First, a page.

on July 31, 2003
Marty and Clark are home from Missy's, and the re-adjustment takes time. Luke has finally left home, studying to become a doctor. Arnie and Anne have married. Nandry is withdrawn and refuses to be a part of the family anymore and Marty is unable to find out why. Clare and Kate are super-anxiously awaiting the birth of their first baby. Are they prepared if things go wrong? Will their faith survive? The LaHayes have decided to visit Willie and Missy in the West, and much to everyone's surprise, they love it! In their absence, we again meet Lane, the humble, trustworthy, handsome young cowboy who works at the Hanging W. Missy and Willy now have three children and Clae and her preacher husband are in the east.
This particular book focuses on Ellie, her strong points and her dreams. She has adequately assumed the role of homemaker and caregiver in spite of the fact she is probably the prettiest, most eligible young woman in the area. Her heart is pure, her motives are right and she is a real blessing to her parents. Will this continue? Or change when she is faced with a life-altering decision? This book makes the reader hurt with Ellie, dream with her, and finally, well, you need to read the book.
There is one major bombshell in this book, but that would spoil it for future readers. Way to go Janette Oke, and keep the books coming in, they are a wonderful escape to a simpler, quieter time. This book ends with the Davis family in awe of passing on UNENDING LEGACIES....not just material, but spiritual as well.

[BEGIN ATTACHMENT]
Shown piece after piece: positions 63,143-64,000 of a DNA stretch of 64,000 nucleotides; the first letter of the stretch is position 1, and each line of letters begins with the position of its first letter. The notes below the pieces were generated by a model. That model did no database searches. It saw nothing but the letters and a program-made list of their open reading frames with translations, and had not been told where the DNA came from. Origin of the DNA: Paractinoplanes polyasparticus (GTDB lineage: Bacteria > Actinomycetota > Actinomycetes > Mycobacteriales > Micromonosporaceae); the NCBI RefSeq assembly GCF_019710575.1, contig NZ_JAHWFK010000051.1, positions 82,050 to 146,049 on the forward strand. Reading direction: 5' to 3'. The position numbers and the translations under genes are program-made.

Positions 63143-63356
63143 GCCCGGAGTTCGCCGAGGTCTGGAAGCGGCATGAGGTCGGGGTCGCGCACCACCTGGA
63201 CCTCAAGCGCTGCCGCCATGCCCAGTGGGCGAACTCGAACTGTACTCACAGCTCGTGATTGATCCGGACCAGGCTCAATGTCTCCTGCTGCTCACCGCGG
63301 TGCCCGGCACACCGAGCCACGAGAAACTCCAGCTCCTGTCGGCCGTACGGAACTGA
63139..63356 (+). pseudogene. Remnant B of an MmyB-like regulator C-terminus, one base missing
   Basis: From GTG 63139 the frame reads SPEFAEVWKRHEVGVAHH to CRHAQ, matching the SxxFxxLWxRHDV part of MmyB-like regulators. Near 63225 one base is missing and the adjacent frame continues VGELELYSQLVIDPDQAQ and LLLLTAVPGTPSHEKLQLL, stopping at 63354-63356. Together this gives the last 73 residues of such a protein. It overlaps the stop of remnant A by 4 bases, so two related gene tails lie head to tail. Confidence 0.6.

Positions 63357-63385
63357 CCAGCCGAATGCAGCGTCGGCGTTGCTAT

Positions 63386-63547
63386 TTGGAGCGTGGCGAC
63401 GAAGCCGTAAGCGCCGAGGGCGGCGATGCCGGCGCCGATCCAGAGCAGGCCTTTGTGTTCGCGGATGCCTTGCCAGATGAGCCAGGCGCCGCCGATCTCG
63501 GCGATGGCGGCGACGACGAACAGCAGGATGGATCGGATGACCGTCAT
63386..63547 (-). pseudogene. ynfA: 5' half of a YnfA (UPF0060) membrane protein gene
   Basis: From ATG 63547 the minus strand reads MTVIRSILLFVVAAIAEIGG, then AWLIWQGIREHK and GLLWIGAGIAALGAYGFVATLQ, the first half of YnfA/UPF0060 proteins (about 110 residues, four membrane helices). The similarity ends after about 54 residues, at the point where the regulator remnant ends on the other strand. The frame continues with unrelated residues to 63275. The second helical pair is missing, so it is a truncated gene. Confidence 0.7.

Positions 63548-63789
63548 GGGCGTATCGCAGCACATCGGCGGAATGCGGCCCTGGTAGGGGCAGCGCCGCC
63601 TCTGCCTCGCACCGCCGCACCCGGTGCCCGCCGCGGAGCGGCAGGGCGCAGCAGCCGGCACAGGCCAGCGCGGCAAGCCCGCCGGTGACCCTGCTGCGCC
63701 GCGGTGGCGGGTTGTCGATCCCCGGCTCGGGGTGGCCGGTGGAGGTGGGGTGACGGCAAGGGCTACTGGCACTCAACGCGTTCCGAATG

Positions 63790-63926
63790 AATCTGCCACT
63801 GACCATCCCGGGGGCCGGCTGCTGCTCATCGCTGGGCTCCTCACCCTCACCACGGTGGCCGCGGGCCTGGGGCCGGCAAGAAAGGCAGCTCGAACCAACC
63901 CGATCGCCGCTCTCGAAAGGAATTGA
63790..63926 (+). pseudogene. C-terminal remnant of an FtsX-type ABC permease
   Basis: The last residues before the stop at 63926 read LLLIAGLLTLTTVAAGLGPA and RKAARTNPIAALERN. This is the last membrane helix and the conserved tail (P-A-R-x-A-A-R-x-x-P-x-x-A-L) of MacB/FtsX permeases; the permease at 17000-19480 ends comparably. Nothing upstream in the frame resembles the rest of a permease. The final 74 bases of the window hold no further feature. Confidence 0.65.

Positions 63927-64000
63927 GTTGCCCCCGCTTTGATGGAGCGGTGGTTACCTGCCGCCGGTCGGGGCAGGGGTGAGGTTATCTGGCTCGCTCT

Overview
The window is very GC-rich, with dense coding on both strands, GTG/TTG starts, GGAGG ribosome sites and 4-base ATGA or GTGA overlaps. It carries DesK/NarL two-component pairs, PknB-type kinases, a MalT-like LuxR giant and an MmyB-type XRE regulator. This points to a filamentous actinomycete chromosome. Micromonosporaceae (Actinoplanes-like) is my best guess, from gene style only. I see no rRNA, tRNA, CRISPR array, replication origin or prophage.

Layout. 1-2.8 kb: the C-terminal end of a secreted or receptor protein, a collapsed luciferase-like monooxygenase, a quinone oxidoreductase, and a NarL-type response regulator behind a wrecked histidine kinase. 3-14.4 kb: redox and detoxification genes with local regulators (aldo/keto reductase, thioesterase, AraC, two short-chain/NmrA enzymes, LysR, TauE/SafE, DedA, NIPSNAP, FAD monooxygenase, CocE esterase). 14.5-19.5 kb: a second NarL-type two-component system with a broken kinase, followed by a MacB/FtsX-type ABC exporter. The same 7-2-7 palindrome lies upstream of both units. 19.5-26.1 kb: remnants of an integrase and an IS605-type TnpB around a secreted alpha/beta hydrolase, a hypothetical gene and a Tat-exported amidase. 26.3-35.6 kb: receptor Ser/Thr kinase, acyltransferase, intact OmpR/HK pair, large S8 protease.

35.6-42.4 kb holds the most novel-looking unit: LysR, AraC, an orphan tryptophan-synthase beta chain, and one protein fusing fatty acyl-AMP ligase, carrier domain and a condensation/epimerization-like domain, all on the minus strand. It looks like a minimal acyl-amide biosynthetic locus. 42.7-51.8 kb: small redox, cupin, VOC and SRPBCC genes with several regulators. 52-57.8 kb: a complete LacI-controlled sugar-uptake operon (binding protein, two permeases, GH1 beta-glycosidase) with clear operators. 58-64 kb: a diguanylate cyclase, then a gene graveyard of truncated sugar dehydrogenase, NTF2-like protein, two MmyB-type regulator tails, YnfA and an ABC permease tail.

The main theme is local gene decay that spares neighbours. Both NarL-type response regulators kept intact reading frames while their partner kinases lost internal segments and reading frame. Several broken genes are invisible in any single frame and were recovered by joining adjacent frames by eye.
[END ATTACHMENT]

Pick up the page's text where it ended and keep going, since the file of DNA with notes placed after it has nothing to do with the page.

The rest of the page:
on September 3, 1999
This fifth book of Janette Oke's "Love Comes Softly" series continues the story of main characters Clark and Marty Davis. In her dealings with the issues surrounding the family's acceptance of Clark's new handicap and the occurance of other difficult events, Janette Oke gently teaches lessons of faith readers can apply to their own life. Whether describing the emotions of a mother sending her grown children off to fulfill their dreams, or tackling the agonizing question of why God would permit tragedy in the lives of those who serve him, Janette Oke's writing draws the reader into the story and plays those emotions directly upon the strings of the reader's heart. Unlike many lukewarm prarie-era stories, this book does not shy away from unpleasant subjects. Instead it tackles them head on, forcing the reader to grow in his/her own assurance as s/he identifies with the characters in the book, and with their tragedies and triumphs. A must read for anyone who has ever asked the question, "Why, God?"